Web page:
Mother Mercy

James Keenan writes that “mercy is entering the chaos of another.”

On a COVID-19 pandemic flight from Port of Spain to Miami, I witnessed mercy in the action of a mother of two – a toddler in arms and another about four years old.  Our seats were next to each other like dominoes on a table.

In their differing ways, Mother Mercy’s children crave for her motherly attention.

Holding and comforting one in her arm, while the other carries out her mischief, and Mother Mercy uses the only available arm to calmly discipline her.

One cries uncontrollably, the other spills a cup of orange juice. 

Mother Mercy uses one arm to cuddle, the other to clean up the mess.

One stretches out and grabs the toy of the other, the other fights back, and Mother becomes the referee.

One cries for milk, the other demands food with words. Mother Mercy miraculously feeds both.

One wants to go to the bathroom; Mother Mercy, like a pelican, grabs up both, unwilling to abandon the other alone with strangers.

But Mother Mercy herself wishes to use the bathroom. What must she do? All three cannot squeeze into the tiny airplane bathroom.  Mother Mercy decides. She temporarily gives custody of the toddler to a flight attendant and the child cries as if being murdered. But Mother Mercy does what she has to do. In faith, she abandons the children, trusting their  care  to a stranger.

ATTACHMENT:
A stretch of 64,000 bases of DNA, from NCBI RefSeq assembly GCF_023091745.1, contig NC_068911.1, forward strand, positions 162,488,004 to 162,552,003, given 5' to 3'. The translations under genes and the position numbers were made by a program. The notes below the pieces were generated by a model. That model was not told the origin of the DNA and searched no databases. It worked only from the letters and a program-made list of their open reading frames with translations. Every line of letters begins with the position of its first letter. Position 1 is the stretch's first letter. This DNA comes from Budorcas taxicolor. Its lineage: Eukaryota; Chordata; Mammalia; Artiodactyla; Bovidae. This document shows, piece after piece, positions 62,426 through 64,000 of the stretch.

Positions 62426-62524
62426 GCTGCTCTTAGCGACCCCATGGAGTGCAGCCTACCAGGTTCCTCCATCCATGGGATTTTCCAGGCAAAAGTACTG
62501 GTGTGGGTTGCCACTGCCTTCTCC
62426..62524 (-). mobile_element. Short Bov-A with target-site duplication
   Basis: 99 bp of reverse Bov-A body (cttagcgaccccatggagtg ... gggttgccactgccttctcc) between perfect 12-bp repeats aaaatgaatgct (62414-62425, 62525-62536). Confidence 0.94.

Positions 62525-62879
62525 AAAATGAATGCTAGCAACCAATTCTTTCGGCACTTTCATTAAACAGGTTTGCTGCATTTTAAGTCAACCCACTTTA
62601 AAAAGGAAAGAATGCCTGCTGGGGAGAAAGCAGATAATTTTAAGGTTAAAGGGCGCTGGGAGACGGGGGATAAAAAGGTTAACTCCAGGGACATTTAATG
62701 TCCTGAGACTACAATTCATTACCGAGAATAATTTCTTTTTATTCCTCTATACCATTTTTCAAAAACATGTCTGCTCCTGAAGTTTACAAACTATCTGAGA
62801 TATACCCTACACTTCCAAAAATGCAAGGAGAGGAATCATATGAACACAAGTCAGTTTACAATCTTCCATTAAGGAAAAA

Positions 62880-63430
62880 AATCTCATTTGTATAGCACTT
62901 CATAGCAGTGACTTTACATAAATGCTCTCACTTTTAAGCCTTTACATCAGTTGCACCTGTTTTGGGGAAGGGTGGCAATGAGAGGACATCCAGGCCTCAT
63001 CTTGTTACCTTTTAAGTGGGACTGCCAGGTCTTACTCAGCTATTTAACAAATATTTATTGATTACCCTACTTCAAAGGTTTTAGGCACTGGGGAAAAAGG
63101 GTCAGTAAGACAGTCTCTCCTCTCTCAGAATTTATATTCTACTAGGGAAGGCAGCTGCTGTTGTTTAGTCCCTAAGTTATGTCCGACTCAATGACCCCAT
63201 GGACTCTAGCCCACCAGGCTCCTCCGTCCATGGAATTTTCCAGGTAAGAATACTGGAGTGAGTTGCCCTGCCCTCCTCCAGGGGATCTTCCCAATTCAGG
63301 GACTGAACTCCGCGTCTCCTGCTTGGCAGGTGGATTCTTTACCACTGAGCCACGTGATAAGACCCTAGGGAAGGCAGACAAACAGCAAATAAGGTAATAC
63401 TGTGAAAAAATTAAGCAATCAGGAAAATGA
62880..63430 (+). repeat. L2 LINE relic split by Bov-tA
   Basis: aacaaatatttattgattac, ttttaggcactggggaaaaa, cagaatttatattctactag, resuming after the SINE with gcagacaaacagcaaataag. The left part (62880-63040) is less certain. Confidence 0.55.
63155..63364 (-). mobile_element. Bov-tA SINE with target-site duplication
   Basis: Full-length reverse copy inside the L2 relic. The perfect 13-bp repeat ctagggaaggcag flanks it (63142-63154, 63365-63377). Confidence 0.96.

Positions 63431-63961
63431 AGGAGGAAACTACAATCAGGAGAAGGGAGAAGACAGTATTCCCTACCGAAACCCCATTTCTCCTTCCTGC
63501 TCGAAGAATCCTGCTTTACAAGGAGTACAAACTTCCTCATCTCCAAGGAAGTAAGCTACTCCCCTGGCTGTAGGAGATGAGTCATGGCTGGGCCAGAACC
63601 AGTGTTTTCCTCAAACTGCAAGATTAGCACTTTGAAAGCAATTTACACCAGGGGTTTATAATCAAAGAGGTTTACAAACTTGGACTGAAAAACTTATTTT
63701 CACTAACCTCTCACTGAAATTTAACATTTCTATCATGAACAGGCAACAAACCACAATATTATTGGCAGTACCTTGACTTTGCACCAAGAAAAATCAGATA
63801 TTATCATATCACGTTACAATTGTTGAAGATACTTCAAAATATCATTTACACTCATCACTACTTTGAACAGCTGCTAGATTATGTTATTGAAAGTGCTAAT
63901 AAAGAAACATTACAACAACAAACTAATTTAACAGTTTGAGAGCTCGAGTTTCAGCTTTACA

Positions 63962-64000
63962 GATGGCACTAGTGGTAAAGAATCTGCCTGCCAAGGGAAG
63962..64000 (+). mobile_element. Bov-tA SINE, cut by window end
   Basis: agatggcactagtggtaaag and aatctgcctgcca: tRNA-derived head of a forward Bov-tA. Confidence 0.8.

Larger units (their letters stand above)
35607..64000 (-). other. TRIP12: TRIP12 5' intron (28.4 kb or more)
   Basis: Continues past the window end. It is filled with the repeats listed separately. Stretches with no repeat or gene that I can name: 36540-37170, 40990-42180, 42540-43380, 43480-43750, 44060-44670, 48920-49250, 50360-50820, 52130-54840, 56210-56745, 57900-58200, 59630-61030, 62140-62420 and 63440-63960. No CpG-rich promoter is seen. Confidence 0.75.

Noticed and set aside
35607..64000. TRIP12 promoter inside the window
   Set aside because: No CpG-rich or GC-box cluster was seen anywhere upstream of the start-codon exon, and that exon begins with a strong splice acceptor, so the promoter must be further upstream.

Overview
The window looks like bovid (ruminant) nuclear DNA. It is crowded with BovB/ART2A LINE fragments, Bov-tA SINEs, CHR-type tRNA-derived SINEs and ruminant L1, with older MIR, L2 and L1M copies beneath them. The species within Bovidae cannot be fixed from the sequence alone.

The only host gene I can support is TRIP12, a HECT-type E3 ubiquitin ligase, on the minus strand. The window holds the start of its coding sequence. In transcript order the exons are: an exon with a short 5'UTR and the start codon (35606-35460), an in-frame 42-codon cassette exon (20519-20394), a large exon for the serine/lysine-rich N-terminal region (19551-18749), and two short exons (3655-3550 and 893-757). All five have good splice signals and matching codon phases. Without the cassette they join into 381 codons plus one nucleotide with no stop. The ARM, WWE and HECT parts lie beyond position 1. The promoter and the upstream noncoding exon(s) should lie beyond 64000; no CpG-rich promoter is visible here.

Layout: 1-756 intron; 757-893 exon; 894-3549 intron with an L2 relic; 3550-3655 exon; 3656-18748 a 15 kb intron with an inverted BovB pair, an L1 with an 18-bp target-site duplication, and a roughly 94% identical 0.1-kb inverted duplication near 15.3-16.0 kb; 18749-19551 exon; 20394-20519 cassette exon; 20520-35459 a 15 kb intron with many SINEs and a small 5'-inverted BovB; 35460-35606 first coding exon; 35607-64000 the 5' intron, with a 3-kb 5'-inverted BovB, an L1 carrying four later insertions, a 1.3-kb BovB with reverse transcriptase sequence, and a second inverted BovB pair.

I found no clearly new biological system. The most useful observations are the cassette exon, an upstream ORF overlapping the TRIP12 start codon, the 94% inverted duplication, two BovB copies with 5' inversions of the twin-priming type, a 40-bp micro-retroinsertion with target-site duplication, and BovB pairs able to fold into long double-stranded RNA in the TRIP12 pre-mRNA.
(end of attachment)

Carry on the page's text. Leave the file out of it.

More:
After several hours of hurricane-like conditions the storm settles. The one in arms settles down to sleep peaceful in Mother Mercy’s arms, and the other occupies her attention with an iPad.

All is peaceful. Chaos has ended. At least for a while. 

Mother Mercy is super exhausted. She tries to rest herself while the toddler rests.  But, the other intermittently breaks her repose. She calmly attends to her needs and returns to sleep. 

Finally, the toddler drifts off to the nether world, deep in sleep. Mother Mercy rests her down on the seat of her sister to finally feed her starving body and prepare for the next dramatic scenes – the landing, disembarking, and the marathon walk to immigration. She prepares milk bottles, and sorts out items in baby bags amongst other things. I feel her exhaustion. 

And I feel the children’s energy. On landing, the elder shouts, “We land, we land, we land.”  Her voice echoes through the entire plane resonating with the hearts of passengers who laugh and say, “Yes, we land,” accompanied by thunderous applause.

Mother Mercy is either embarrassed or elated.  It is hard to say. 

Mother Mercy is sincerely merciful. She enters the chaos of two children for four hours. But it’s not just four hours on a flight, it’s for a lifetime.

Bless her heart and the hearts of all mothers, who enter the chaos of their children. 

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